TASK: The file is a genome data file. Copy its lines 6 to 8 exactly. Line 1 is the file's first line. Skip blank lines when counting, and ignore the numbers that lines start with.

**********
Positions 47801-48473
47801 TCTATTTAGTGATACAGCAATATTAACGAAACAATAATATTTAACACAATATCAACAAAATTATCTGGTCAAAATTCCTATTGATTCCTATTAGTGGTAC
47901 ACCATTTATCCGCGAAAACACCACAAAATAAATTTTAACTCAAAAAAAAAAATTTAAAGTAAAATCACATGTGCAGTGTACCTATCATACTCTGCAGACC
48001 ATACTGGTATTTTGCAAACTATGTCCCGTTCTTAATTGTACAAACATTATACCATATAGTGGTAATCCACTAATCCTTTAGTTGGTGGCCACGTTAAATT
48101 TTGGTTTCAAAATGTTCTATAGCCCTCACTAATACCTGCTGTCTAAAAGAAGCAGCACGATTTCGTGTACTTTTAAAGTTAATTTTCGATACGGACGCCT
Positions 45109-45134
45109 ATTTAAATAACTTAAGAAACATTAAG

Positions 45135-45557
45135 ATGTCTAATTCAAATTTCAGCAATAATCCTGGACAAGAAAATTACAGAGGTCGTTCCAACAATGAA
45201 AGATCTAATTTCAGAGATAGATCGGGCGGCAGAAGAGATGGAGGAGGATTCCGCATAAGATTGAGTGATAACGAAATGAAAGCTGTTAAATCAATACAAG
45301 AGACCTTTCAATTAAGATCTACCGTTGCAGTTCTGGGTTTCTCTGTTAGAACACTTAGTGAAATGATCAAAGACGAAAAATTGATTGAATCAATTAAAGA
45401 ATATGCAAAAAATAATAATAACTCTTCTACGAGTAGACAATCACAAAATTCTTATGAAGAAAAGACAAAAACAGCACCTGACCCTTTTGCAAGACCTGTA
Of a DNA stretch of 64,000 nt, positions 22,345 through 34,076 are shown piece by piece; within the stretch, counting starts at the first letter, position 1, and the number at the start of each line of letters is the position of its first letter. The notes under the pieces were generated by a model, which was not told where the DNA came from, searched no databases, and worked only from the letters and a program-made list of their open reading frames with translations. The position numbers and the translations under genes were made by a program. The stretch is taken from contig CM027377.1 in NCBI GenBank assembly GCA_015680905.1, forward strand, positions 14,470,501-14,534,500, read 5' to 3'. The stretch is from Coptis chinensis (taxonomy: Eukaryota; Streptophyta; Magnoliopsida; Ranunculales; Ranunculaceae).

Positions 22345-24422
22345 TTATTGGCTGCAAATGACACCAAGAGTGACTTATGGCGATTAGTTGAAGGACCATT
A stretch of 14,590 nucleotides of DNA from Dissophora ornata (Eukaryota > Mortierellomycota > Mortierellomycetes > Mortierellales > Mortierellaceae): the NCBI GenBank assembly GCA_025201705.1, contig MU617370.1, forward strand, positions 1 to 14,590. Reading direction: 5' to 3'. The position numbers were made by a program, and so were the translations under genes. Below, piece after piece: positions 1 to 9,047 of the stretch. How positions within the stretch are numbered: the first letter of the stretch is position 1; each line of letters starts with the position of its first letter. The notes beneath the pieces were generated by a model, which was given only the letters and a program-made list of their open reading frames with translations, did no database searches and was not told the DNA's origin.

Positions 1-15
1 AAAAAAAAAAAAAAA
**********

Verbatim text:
Positions 45109-45134
45109 ATTTAAATAACTTAAGAAACATTAAG

Positions 45135-45557